Capitalism and real democracy never had much to do with one another. In contrast, formal voting in elections has worked nicely for capitalism. After all, elections have rarely posed, let alone decided, the question of capitalism: whether voters prefer it or an alternative economic system. Capitalists have successfully kept elections focused elsewhere, on non-systemic questions and choices. That success enabled them first to equate democracy with elections and then to celebrate elections in capitalist countries as proof of their democracy. Of course, even elections were and are allowed only outside capitalist enterprises. Democratic elections inside them — where employees are the majority — never happen.
Real democracy means that important decisions affecting people's lives are made genuinely and equally by the affected people. The capitalist organization of enterprises thus directly contradicts real democracy. Inside the corporations that dominate modern capitalism, a tiny minority — major shareholders and the boards of directors they elect — make key decisions affecting those below them in the corporate hierarchy, the employees. That tiny minority decides what products the corporation will produce, what technologies will be used, where production will occur, and how the corporation's net revenues will be distributed. The majority is affected, often profoundly, by all those decisions, but it does not participate in making them.
Inside typical modern capitalist corporations, real (as well as electoral) democracy is excluded. Societies that celebrate commitment to democracy and justify government policies (including wars) as promoting democracy also exclude democracy from their workplaces. That stark contradiction raises serious problems. Consciously or unconsciously, workers there sense, feel, and express dissatisfactions reflecting that contradiction.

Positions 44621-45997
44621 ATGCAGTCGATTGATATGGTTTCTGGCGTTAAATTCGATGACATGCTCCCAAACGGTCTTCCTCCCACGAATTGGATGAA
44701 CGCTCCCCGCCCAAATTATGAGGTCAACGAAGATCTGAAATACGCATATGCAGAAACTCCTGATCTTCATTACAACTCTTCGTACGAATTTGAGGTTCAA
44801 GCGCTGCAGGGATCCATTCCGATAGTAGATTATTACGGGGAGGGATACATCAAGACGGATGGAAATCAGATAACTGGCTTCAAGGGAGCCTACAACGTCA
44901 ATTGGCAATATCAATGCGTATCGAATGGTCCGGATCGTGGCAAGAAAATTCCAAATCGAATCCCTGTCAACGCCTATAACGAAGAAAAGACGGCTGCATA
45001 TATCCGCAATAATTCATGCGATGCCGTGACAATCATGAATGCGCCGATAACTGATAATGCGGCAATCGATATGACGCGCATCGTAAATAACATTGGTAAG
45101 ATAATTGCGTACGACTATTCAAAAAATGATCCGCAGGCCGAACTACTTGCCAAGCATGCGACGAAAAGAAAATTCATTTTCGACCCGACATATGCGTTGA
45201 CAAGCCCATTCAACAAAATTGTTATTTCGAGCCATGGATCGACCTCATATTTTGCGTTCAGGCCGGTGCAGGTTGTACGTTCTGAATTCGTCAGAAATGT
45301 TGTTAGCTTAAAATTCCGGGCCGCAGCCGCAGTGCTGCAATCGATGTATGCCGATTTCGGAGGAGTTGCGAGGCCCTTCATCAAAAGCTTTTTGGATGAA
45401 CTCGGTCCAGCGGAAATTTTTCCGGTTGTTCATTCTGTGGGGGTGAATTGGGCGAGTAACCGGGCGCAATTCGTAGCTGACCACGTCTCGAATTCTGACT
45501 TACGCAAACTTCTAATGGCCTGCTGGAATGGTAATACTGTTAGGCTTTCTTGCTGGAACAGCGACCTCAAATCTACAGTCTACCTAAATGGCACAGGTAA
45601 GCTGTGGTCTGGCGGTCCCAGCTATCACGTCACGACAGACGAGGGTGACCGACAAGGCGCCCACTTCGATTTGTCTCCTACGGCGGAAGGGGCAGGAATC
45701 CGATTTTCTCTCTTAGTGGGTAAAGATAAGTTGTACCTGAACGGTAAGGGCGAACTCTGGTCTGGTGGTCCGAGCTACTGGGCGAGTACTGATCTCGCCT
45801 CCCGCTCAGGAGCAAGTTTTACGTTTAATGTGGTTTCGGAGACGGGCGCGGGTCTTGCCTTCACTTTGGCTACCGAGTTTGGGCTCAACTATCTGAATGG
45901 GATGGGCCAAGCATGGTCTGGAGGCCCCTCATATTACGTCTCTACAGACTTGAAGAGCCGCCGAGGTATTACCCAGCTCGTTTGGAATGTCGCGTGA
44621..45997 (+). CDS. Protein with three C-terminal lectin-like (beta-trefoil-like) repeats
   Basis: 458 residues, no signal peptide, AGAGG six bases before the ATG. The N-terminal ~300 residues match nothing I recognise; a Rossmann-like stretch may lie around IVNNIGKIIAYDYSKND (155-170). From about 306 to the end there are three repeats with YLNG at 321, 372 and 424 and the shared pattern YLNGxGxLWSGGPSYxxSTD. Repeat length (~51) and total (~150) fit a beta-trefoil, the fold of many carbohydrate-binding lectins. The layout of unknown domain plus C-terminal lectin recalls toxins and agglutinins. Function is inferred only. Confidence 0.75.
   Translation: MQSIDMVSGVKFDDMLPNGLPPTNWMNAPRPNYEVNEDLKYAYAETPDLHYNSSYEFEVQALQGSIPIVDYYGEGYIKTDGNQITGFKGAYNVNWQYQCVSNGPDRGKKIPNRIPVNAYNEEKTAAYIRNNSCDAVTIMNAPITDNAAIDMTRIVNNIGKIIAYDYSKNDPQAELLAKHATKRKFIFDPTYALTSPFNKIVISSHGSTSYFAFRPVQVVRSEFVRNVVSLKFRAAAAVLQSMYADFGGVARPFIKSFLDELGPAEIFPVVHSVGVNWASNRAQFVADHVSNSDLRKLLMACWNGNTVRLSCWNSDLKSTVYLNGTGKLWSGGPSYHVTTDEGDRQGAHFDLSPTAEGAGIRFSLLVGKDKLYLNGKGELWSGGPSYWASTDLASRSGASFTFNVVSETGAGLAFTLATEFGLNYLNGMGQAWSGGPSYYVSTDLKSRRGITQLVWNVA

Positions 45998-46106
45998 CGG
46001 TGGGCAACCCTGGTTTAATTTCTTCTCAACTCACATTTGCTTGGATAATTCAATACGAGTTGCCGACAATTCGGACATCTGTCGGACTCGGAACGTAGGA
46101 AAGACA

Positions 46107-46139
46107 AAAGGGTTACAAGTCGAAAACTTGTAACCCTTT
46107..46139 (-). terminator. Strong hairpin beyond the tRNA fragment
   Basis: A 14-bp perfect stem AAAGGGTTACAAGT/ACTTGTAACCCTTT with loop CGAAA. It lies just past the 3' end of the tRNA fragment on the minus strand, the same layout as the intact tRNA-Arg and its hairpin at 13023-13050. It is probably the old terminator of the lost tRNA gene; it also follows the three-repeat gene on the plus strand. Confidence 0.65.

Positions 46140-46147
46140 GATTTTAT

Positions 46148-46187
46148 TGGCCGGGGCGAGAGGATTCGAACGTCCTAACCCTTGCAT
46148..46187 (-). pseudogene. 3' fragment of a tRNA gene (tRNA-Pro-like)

For example, workers sense disrespect descending from corporations' commanding heights. They often feel that their capacities and creativities are unrecognized, unused, and/or devalued. Expressions of such feelings include absenteeism, interpersonal tensions, and job-related dysfunctions (alcoholism, insubordination, pilfering, etc.). The exclusion of democracy from workplaces often provokes workers' resentments and resistances that reduce productivity and profits. Corporations have long responded by hiring multiple layers of costly workplace supervisors and providing big budgets for them. Those corporate expenditures are among the wasteful costs of capitalism: sums deflected from investment, economic growth, technical progress, and other preferable social uses.
Elections outside the workplace stand in an ambivalent relation to capitalism's exclusion of real democracy inside. On the one hand, elections distract people from their conscious and unconscious upsets with working conditions. Elections focus instead on political candidates, parties, and alternative policies around issues other than capitalism versus alternative economic systems and other than their respective working conditions. That is why supporters of capitalism appreciate elections. Well-controlled elections do not question, let alone threaten, capitalism. On the other hand, they always carry a risk, the potential to make big problems for capitalism.
Workers denied democracy on the job may conclude that such crucial problems as inadequate wages, job security, and benefits flow from and are sustained by that denial. Given capitalism's celebratory equation of democracy with elections, workers may then turn toward elections as a way to respond to democracy's absence from the workplace. Knowing they comprise the voting majority, workers may see elections as the way to change their economic conditions. Electoral politics may become their route to undo the consequences of a capitalist economic system. The majority could make the issue of choosing between capitalist and democratic workplace organizations a ballot decision. Workers could use elections outside enterprises to finally bring elections and real democracy inside them. Conventional electoral politics leaves that possibility open, a perpetual risk to worry capitalists.